Phase 1 study results indicate that the Gulf Coast region is particularly susceptible to climate change over the 21st century. Some of the changes projected for the region include the following:2

The implications of projected changes in climate for regional transportation systems are significant. Increasing temperatures are likely to require modifications to system materials, maintenance, and operations. Increased severity of precipitation events could cause more flooding, threatening the stability of soils and foundational materials, stressing the capacity of drainage systems, and disrupting operations. The combined effects of land subsidence and absolute sea level rise (SLR) could permanently inundate existing infrastructure, including 27% of major roads, 9% of rail lines, and 72% of ports (depending on sea level rise scenarios, and excluding protective structures). Finally, an increase in severity of tropical storms could have significant impacts on coastal infrastructure. Damages due to storm surge, winds and flying debris can be catastrophic, disrupting service and causing costly damage to infrastructure.

1.1.2. Gulf Coast, Phase 2: Overview of Tasks

While Phase 1 took a broad look at the entire Central Gulf Coast region (between Galveston, TX and Mobile, AL) with a 'big picture' view of the climate-related challenges facing infrastructure, Phase 2 is focusing on a single Metropolitan Planning Organization (MPO) region around Mobile, Alabama.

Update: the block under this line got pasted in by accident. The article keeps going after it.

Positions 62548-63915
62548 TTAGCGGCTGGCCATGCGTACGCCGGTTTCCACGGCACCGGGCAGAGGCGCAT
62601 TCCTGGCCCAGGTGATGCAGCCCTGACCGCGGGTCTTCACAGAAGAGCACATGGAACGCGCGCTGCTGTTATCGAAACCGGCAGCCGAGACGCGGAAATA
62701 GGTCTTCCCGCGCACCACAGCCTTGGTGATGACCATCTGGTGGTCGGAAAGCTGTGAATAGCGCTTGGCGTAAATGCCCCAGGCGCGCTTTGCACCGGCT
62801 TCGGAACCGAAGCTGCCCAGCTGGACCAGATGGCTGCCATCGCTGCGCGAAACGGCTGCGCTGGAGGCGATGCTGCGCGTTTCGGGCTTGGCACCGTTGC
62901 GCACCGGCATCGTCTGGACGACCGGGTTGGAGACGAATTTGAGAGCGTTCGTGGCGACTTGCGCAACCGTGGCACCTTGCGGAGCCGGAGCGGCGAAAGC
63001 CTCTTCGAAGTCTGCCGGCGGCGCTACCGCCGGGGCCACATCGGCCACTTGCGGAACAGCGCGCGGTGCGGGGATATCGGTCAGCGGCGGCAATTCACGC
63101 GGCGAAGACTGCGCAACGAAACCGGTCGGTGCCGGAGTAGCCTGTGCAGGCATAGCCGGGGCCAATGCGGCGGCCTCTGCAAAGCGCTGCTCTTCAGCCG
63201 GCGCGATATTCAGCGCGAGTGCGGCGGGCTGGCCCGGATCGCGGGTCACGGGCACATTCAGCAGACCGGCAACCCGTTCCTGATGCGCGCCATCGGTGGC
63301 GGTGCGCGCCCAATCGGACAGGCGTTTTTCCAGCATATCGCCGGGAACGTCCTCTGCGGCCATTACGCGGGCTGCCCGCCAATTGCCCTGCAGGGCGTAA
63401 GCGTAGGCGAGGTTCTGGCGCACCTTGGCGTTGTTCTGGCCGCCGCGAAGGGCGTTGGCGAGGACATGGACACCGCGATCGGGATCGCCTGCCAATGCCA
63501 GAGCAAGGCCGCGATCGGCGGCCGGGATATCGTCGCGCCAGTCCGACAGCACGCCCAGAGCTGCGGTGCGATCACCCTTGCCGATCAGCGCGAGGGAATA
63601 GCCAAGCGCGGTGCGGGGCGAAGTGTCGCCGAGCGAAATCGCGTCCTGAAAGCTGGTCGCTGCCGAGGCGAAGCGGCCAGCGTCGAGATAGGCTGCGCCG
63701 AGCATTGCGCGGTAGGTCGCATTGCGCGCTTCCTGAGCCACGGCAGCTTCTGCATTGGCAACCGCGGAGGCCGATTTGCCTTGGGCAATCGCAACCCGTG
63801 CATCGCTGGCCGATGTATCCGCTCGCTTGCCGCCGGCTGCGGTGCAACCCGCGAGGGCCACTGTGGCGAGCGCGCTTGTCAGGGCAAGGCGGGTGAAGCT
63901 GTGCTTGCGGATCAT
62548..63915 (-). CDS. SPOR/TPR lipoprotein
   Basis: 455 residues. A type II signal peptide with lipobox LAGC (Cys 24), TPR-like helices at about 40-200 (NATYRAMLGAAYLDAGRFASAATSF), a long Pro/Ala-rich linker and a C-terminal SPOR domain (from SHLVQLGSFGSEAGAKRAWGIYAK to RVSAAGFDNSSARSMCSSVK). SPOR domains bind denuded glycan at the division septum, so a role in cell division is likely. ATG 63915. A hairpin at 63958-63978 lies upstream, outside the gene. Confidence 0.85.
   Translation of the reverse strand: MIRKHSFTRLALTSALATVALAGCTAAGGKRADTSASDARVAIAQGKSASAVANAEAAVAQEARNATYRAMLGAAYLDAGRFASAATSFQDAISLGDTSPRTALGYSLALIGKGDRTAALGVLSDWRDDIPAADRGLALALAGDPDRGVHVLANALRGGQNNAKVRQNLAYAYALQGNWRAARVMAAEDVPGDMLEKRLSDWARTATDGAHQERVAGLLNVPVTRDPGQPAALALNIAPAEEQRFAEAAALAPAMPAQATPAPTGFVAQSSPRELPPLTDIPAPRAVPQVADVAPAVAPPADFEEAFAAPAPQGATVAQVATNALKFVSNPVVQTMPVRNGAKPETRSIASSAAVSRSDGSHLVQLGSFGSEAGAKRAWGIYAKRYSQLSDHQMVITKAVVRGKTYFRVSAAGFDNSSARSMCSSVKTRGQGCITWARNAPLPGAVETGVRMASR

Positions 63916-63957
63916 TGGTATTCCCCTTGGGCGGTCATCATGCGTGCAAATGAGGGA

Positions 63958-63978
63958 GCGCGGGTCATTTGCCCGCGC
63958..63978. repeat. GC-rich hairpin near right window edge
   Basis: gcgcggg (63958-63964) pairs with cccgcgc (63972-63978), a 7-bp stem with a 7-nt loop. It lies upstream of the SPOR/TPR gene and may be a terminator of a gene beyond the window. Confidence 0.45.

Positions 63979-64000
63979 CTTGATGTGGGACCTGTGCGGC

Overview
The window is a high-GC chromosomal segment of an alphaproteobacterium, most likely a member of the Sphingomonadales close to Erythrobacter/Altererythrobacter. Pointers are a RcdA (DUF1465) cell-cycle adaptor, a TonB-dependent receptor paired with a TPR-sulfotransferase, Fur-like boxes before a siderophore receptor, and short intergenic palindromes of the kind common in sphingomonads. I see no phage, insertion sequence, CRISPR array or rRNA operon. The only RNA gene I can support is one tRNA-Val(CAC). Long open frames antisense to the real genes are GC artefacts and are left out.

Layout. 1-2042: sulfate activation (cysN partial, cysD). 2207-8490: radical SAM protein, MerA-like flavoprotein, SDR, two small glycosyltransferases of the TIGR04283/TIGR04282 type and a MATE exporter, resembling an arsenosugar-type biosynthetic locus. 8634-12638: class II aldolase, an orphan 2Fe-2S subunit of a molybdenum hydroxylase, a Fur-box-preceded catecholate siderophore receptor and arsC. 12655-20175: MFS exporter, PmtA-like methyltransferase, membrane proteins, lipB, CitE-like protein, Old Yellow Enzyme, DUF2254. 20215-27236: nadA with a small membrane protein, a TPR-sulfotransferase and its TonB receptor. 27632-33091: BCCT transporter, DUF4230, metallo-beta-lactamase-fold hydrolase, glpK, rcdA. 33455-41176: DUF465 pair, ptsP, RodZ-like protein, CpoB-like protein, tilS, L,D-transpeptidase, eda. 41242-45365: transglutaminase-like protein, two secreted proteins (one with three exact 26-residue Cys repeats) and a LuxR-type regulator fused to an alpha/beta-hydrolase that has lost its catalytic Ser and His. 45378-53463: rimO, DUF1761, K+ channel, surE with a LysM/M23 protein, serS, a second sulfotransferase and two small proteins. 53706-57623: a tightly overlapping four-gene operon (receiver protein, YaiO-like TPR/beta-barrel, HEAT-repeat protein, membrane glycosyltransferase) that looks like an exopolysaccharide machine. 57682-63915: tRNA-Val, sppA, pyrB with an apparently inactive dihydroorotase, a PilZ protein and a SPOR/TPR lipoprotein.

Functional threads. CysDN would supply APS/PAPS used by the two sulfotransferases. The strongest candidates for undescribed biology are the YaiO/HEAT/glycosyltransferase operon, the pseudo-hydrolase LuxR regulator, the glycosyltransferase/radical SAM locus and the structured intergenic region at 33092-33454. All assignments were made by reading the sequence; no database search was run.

The purpose of this phase is to evaluate which transportation infrastructure components are most critical to economic and societal function, and assess the vulnerability of these components to weather events and long-term changes in climate. Phase 2 will also develop tools and approaches that the Mobile MPO and other public and private system operators can use to determine which systems need to be protected, and how best to protect them. Through this study, USDOT intends to create a process that can be replicated in other MPO regions.

Phase 2 is divided into the tasks below. The first three tasks form the basis of a vulnerability screen and assessment of the Mobile transportation system, while the other tasks focus on tool development, coordination with stakeholders, and communication of project results.

1.2. Overview of Task 2

This report, the Task 2 report, lays the climate data foundation upon which a vulnerability assessment will be conducted in the next task. In future steps of the project, a vulnerability screen will be conducted along with an assessment of the highly critical assets identified previously under Task 1, as reported in the Task 1 final report Assessing Infrastructure for Criticality in Mobile, AL.3

This report explores potential changes in five primary climate variables: temperature, precipitation, streamflow, sea level rise, and storm surge in Mobile, Alabama, the location selected as the study area for Phase 2. To do so, Task 2 characterizes the current climate conditions in Mobile, and then uses downscaled climate projection data, as well as sea level rise and storm surge modeling, to develop plausible climate futures. The climate information discussed in this report will be used to assess how the transportation system in Mobile might be affected by climate change.